Even service on other mamber of fai,ily is not legal, read what APEX COURT HAS TO SAY.

 

In the present case, the notice of demand was served upon the wife of the appellant and not the appellant. Therefore,

there is no escape from the conclusion that complainant-respondent had not complied with the requirement of giving notice in terms of Clause (b) of proviso to Section 138 of the Act. Unfortunately, the High Court overlooked this important lacuna in the complainant’s case.

 

Therefore, the conviction of the appellant cannot be sustained.

 

In the result, the appeal is allowed.

 

  • The impugned order is set aside and the order of acquittal passed by the Trial Court is restored.

 

SUPREME COURT New Delhi, , 2009.

..

Dr. MPS RAMANI Ph.D.[Tech.] (Scientist/Engineer)     21 September 2015

General Clauses Act is more than a 100 years old. Section 27 may also be that old. I may be corrected. Was there any occasion for the Supreme Court or has ever the Supreme Court negated  Section 27 in this manner before?

I never said that the accused should advise the Complainant.

I have almost  never attended court proceedings. My mind is not warped by court pronoucements. But I carefully read court judgments and form my own opinion. I give below a couple of------ judgments of the Supreme Court. I have left a blank because I do not get a proper adjective.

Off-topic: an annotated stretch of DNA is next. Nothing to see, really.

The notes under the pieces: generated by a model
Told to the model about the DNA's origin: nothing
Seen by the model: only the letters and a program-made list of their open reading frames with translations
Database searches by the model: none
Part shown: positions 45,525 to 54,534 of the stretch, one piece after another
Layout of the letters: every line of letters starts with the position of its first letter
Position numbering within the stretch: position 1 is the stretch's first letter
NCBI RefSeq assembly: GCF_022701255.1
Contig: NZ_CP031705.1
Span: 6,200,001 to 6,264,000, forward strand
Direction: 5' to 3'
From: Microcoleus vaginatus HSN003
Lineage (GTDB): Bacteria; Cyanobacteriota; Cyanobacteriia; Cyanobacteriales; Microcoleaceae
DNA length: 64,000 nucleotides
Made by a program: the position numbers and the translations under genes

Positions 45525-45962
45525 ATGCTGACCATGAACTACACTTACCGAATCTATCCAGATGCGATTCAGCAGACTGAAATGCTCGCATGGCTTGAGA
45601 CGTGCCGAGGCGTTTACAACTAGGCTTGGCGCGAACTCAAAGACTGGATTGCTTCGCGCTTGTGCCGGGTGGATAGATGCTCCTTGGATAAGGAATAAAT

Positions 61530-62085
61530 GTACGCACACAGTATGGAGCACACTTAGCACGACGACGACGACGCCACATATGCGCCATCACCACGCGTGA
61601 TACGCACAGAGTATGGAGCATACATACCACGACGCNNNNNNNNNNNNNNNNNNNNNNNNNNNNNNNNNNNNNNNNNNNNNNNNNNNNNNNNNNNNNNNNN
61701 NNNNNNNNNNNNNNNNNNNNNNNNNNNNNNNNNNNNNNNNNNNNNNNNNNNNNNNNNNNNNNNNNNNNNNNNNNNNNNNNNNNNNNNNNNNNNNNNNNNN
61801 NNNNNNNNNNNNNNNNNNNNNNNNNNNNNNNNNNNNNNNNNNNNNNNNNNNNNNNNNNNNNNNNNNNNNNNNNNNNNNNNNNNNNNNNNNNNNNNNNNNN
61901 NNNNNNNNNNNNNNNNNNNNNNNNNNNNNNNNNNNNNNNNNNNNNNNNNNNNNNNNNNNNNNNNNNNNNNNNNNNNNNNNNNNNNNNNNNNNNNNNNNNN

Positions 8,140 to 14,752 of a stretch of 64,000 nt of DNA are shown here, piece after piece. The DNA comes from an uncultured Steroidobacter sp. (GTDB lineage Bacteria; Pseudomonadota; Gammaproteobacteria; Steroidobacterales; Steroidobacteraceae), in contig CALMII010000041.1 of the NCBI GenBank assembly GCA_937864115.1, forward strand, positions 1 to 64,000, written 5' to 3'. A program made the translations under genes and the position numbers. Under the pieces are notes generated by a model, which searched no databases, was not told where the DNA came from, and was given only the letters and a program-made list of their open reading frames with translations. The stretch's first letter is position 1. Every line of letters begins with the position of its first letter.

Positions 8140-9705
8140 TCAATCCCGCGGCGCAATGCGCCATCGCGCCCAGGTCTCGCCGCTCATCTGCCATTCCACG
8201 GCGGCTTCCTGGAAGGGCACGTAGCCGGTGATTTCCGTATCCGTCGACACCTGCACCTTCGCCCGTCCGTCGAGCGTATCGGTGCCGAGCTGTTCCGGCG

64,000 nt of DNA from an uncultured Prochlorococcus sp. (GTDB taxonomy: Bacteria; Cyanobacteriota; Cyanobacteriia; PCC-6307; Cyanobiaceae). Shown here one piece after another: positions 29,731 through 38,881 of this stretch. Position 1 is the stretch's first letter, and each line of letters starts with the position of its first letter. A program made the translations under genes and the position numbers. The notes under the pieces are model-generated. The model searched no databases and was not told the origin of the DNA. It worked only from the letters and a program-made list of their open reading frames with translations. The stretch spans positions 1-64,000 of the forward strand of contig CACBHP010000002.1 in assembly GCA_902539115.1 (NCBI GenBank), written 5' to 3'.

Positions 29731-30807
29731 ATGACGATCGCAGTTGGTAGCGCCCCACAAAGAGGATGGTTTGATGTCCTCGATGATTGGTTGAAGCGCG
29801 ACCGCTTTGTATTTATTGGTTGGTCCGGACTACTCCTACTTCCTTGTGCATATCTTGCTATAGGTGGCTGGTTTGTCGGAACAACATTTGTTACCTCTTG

1. There was a case before the Supreme Court ONGC  vs Surat Co-op. Society.  The ONGC Act says that ONGC can lay underground pipelines even through private premises to carry minerals. They wanted to lay a water pipelines through the premises of the Society. The Society objected on the ground that water was not a mineral. The case went before the Supreme Court. The judges looked into Oxford dictionary for the definition of what is a mineral. They got the definition a mineral is an inorganic material occuring in nature. Water is an inorganic material occuring in nature. So ONGC can lay the pipeline. Now if we accept the definiton given by the court ONGC can carry water through the pipeline. But it cannat carry oil through the same pipeline or another similar pipeline. It is because oil is an organic substance. The correct definiton of a mineral is " a mineral is a substance or a collection of substances occuring in nature in fixed quantities and it gets depleted on extraction by man. Surface water drawn from any source gets annually recharged through the natural cycle. Hence water is not a mineral. There are waters in confined acquifers confined through geological periods. They can be called mineras or mineral waters.The Judges were wrong. I shall say this before any court. Let them charge me with contempt of court. I shall continue.

Madhu Mittal (Director)     22 September 2015

Respected Sirs,

As held by Rajasthan High Court in a case Bhagwati Kumar Gupta vs. State of Rajasthan & Anr. (21.12.2012 - RAJHC) at para 6: